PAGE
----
By: Pegah Jalali, @pediatricdietitian
Iron is an important nutrient for your baby’s growth. Iron is necessary for your baby’s brain development, immunity, and growth. When babies start to eat solid foods, it is important to introduce high iron foods.
Iron rich foods help babies avoid developing iron deficiency. Iron deficiency can cause growth and developmental delays in young children.
Babies are born with iron from the placenta. During the first few months of life, they do not usually require supplemental iron. Unless your provider has specified otherwise.
When starting solids, it is important to provide iron rich foods since breastmilk does not contain enough iron for babies. Some infant formulas are supplemented with iron- this is required in some countries like the United States.
Whether you are introducing solids using purees, baby-led weaning, or a combination of the two, you have many options for high-iron foods. Here is a list of high iron foods to try with your baby:
- Animal proteins: beef, lamb, chicken, turkey, pork, and eggs.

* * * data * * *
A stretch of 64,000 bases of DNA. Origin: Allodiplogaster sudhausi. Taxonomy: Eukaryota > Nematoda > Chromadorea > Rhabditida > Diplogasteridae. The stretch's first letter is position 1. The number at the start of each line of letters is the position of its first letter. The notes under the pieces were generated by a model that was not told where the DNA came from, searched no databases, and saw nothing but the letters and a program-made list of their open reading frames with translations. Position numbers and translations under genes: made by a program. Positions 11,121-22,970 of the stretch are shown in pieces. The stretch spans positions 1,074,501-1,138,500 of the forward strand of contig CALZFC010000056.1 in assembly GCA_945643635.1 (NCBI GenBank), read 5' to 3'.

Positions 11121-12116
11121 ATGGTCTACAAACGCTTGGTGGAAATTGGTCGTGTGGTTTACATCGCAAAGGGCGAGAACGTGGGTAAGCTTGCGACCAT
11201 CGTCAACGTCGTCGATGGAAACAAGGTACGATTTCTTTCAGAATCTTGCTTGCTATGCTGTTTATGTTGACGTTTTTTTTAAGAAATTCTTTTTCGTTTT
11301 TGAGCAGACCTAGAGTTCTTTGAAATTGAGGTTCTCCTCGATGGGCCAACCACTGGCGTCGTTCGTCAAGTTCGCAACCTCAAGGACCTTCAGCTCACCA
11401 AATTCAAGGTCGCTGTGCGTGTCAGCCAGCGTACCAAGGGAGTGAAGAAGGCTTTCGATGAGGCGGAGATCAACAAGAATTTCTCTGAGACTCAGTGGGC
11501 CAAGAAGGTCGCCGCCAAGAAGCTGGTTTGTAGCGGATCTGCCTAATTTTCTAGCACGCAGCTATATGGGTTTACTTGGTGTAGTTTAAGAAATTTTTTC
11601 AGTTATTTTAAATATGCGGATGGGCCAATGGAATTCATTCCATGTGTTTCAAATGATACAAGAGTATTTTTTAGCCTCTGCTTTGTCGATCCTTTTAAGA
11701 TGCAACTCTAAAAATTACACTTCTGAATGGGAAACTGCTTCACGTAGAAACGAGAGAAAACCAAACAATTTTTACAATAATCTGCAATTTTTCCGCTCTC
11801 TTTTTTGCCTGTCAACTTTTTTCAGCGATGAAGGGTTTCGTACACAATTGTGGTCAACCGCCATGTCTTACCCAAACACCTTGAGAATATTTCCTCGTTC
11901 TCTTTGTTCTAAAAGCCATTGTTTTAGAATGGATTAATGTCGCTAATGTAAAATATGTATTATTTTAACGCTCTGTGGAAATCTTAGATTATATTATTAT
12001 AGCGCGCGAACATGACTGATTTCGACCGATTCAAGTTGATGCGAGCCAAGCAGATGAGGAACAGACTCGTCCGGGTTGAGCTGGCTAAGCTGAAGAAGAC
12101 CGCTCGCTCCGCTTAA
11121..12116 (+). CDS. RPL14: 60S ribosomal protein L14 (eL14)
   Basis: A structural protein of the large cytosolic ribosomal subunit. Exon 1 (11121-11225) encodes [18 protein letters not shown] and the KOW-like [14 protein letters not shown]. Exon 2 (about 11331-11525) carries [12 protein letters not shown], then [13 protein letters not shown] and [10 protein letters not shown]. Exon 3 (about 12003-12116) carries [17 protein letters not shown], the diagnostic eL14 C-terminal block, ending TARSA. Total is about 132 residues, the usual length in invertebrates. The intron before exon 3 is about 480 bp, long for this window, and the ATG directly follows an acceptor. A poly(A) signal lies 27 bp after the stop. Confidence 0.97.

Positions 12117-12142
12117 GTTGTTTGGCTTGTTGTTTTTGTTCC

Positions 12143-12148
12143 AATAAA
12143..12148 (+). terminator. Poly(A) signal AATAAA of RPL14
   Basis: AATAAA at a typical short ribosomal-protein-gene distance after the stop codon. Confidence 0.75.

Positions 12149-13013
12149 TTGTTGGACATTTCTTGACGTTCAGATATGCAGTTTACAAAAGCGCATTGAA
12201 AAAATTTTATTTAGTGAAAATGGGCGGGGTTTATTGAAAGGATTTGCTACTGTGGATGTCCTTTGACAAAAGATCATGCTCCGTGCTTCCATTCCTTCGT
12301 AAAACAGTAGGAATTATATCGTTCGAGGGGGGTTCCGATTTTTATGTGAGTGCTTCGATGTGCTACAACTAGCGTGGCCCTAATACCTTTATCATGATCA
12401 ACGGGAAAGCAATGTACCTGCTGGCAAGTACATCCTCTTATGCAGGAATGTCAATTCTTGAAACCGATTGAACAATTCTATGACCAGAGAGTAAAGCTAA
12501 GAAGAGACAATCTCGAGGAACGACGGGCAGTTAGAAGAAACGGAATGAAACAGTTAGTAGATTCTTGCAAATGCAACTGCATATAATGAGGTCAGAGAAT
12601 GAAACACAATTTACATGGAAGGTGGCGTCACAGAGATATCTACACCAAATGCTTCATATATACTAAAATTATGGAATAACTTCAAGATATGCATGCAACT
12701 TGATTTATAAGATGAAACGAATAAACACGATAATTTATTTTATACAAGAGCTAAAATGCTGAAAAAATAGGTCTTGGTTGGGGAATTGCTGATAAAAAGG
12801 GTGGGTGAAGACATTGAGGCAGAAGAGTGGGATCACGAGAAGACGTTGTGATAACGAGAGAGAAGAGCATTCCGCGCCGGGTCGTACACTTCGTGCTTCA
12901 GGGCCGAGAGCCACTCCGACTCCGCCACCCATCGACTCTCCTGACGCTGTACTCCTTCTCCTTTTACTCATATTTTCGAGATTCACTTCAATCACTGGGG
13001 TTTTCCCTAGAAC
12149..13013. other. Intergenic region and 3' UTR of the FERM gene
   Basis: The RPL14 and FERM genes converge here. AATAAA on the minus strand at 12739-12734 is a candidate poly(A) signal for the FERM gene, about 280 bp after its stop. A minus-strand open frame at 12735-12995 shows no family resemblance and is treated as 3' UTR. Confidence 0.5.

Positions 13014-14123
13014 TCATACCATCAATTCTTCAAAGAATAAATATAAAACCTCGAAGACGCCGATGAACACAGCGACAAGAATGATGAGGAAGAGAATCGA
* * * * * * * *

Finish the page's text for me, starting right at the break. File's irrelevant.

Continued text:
- Seafood: shrimp, clams, sardines, mackerel, and scallops.
- Enriched infant cereal like infant oatmeal
- Greens: spinach, kale, swiss chard, collard greens, beet greens, and bok choy.
- Vegetables: peas, broccoli, and sweet potato.
- Legumes: soy, beans (chickpeas, kidney, cannellini), and lentils.
Plant sources of iron like tofu or chickpeas are best consumed with a source of Vitamin C like strawberries or tomatoes. Vitamin C helps iron absorption in plant-based foods. Some combinations that are popular include:
- spinach cooked with a squeeze of lemon juice
- peas cooked with some lemon juice
- chickpea pasta with tomato sauce
- tofu served with a side of strawberries
- lentils cooked with sweet potatoes.
Babies are recommended to avoid drinking cow’s milk before the age of 12 months to help avoid iron deficiency. They can safely consume yogurt, cheese, and foods prepared with milk like muffins or oatmeal.
A varied diet including whole grains, fruits, vegetables, nuts, beans, and protein sources is recommended for babies to help support their growth.
If you are concerned about your child’s iron status, please discuss this with your pediatrician or a registered pediatric dietitian.
Want more nutrition tips? Check out Pegah's insights on introducing calcium-rich foods into your baby's diet.